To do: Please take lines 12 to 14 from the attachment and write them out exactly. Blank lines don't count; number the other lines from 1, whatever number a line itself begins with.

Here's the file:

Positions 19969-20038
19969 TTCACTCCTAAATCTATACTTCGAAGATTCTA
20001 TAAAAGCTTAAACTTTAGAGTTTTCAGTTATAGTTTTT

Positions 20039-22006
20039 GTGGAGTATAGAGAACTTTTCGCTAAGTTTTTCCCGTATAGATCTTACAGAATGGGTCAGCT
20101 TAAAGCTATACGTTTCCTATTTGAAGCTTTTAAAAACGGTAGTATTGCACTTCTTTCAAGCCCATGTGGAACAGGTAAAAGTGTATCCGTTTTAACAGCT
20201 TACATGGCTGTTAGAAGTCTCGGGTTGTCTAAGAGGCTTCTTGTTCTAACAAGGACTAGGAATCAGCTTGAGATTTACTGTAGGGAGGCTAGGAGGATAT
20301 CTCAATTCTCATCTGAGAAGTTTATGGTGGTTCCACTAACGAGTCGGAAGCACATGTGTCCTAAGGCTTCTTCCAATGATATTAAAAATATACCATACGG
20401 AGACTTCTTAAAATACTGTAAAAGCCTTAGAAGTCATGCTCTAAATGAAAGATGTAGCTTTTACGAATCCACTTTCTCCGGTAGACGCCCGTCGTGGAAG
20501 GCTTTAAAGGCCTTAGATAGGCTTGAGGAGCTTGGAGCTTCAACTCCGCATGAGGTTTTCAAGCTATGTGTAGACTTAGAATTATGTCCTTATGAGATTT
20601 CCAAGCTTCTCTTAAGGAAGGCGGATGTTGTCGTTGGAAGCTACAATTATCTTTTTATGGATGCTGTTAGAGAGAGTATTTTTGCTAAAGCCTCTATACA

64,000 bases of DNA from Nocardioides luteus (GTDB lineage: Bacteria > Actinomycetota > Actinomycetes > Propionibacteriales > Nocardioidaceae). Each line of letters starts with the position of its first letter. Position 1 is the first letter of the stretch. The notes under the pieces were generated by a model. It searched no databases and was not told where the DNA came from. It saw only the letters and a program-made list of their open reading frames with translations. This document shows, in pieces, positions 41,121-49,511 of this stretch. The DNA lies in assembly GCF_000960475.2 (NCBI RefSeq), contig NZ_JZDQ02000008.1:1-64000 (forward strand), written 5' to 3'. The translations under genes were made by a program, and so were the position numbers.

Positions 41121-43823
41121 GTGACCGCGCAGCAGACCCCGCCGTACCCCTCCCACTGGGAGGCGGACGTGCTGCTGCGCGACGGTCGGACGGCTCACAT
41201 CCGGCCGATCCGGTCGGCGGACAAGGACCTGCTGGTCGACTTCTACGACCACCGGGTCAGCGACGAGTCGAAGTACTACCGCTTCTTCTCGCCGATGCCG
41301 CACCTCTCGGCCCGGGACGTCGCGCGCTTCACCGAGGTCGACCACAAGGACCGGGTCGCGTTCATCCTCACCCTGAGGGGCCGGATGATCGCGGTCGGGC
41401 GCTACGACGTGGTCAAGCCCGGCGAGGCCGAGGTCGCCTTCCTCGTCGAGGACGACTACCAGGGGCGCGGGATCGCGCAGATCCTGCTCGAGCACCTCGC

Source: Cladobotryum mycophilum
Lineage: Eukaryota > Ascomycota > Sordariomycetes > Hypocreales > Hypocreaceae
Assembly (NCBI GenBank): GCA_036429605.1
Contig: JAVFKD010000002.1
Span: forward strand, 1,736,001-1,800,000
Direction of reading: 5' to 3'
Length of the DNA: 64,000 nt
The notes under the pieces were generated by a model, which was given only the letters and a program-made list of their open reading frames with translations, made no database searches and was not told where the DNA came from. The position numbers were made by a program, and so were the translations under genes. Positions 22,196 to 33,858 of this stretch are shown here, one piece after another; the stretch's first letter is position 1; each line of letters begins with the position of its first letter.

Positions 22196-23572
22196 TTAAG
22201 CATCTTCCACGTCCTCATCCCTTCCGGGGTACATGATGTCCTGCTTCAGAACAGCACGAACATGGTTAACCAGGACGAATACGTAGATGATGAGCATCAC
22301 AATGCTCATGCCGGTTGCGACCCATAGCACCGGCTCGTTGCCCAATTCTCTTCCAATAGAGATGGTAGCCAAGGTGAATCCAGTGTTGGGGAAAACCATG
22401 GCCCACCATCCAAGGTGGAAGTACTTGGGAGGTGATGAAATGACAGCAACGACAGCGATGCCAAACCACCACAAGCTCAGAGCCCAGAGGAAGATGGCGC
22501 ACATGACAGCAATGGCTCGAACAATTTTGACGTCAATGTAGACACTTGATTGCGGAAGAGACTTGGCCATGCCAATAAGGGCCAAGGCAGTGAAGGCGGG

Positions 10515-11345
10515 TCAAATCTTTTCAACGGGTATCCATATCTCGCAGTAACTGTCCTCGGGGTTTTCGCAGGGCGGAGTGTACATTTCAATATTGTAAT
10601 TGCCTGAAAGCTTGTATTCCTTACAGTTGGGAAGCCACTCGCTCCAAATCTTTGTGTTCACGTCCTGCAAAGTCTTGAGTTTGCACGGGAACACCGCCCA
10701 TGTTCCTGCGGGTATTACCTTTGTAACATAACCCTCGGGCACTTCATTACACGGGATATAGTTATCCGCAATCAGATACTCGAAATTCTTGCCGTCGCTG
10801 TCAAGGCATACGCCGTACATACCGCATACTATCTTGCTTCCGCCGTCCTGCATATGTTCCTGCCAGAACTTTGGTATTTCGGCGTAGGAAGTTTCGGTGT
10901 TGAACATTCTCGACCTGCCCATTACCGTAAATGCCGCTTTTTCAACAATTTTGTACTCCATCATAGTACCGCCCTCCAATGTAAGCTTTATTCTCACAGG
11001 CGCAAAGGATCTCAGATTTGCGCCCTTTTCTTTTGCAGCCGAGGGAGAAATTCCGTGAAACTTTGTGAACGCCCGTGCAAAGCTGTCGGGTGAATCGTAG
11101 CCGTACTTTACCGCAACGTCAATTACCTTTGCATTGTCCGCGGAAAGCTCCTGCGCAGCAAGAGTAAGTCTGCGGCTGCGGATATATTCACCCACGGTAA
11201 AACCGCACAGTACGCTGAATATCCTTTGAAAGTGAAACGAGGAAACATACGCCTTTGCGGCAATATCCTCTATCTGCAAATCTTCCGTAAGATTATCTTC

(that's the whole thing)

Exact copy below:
64,000 bases of DNA from Nocardioides luteus (GTDB lineage: Bacteria > Actinomycetota > Actinomycetes > Propionibacteriales > Nocardioidaceae). Each line of letters starts with the position of its first letter. Position 1 is the first letter of the stretch. The notes under the pieces were generated by a model. It searched no databases and was not told where the DNA came from. It saw only the letters and a program-made list of their open reading frames with translations. This document shows, in pieces, positions 41,121-49,511 of this stretch. The DNA lies in assembly GCF_000960475.2 (NCBI RefSeq), contig NZ_JZDQ02000008.1:1-64000 (forward strand), written 5' to 3'. The translations under genes were made by a program, and so were the position numbers.

Positions 41121-43823
41121 GTGACCGCGCAGCAGACCCCGCCGTACCCCTCCCACTGGGAGGCGGACGTGCTGCTGCGCGACGGTCGGACGGCTCACAT